“[13] Yet the LORD warned Israel and Judah by every prophet and every seer, saying, “Turn from your evil ways and keep my commandments and my statutes, in accordance with all the Law that I commanded your fathers, and that I sent to you by my servants the prophets.” [14] But they would not listen, but were stubborn, as their fathers had been, who did not believe in the LORD their God… [18] Therefore the LORD was very angry with Israel and removed them out of his sight. None was left but the tribe of Judah only.” - 2 Kings 17:13-14, 18:

The passage above can serve as a representative summary of the events of 2 Kings. It is not a book of happy stories overall. Perhaps its main lesson may be to show us that covenant breaches bring covenant curses.

Why is the tribe of Judah left? It is because the tribe of Judah is the tribe of David, and David received an unconditional promise from Yahweh that his throne would be established forever. This is recorded in 1 Samuel 7. It is this promise to David that explains why the tribe of Judah is left and no one else.

An Outline of 2 Kings

Chapters 1-8 cover the ministries of Elijah and Elisha. Some of this section reads like a highlight reel for Elisha. Through Elisha, God sends two bears to maul some boys, fills a dry streambed with water, defeats an invading army, makes oil multiply, gives a barren woman a son, raises that same son from the dead or near death, removes poison from a pot, causes grain and barley to multiply, heals a foreign commander of leprosy, and then gives the leprosy to his scheming servant, and more. When we compare some of these miracles to later events, there is a striking resemblance between some of Elisha's acts and some of Jesus's. Fundamental to this is the fact that Elisha succeeds Elijah as the prophet of Yahweh.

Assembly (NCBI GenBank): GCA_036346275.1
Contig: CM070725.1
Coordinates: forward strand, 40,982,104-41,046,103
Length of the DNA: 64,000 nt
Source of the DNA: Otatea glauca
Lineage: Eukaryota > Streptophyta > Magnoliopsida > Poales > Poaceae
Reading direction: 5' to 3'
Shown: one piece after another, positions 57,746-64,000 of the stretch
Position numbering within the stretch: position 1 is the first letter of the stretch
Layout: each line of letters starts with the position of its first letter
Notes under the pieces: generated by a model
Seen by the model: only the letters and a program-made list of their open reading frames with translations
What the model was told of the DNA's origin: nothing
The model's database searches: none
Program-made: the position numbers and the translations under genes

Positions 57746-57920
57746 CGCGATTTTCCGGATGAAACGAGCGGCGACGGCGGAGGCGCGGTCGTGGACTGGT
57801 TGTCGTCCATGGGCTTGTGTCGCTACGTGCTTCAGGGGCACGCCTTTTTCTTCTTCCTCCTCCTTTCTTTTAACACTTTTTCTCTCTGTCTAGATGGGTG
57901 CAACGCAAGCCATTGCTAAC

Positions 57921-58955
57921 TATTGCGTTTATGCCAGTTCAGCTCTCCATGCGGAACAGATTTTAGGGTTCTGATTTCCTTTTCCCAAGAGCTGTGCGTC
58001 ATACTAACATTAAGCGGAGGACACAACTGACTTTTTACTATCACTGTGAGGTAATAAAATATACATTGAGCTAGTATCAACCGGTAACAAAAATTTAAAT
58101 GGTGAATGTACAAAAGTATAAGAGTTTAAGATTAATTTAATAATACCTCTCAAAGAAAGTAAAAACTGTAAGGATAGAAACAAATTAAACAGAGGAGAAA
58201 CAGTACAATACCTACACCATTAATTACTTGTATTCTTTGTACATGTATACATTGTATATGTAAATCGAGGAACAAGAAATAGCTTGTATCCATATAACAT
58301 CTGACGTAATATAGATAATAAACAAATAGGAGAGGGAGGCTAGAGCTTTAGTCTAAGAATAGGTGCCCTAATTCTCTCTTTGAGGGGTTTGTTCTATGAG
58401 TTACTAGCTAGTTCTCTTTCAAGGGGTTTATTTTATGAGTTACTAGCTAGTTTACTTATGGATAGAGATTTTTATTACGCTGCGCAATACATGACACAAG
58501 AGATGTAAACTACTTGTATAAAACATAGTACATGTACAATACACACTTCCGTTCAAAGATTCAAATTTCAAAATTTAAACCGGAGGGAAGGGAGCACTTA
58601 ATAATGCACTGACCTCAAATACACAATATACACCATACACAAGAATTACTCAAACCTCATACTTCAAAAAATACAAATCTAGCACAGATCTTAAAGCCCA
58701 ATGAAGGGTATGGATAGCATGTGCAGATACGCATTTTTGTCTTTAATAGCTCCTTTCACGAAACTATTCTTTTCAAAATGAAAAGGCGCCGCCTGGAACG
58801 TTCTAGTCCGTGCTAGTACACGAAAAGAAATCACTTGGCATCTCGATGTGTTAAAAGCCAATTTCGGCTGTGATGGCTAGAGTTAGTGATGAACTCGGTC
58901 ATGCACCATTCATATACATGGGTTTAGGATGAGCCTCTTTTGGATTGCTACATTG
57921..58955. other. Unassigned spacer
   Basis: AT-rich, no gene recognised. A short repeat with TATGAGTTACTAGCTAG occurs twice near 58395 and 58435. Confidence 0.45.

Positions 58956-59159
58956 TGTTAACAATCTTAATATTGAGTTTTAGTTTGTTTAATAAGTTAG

Chapters 8-17 cover the kingdoms' declines and Israel's fall to the Assyrians. The text covers various kings in Judah and Israel. It is a rapid-fire succession of brief kingdom biographies with the death of Elisha recorded at the end of chapter 13. Generally, things do not go well. There is slaughtering and there is war. The kings mostly do not follow Yahweh. Jehoash/Joash is a notable exception. Amaziah and Azariah are also exceptions (chapters 14 and 15). Chapter 17 recounts the fall of Israel under King Hoshea to the Assyrians. The bulk of the chapter is not about how Israel fell but why it fell. It describes the sins and abominations Israel had become accustomed to committing. Israel does not fall because Assyria is too powerful. Israel falls because Yahweh decides to remove them from this sight (2 Kings 17:18)

Chapters 18-25 cover Judah's inconsistent reforms and eventual exile. We meet King Hezekiah of Jerusalem in chapter 18. He is described as unique among his peers (2 Kings 18:5-6). Hezekiah successfully withstands assault by Assyrian forces, but due to angelic force rather than human (2 Kings 19:35). Later on, we meet King Josiah, under whose reign the Book of the Law is found (2 Kings 22:8). For us, a quick glance at Leviticus 26 and Deuteronomy 28 offers a good idea of what they found. Despite all of Josiah's efforts to reform the nation (2 Kings 23:24-25), God's wrath remained against Judah (2 Kings 23:26-27). Nebuchadnezzar of Babylon conquers Judah and takes many of the people into exile. 2 Kings ends with King Jehoiachin dining at table in Babylon together with other conquered kings, a testimony to Yahweh's judgment of his people.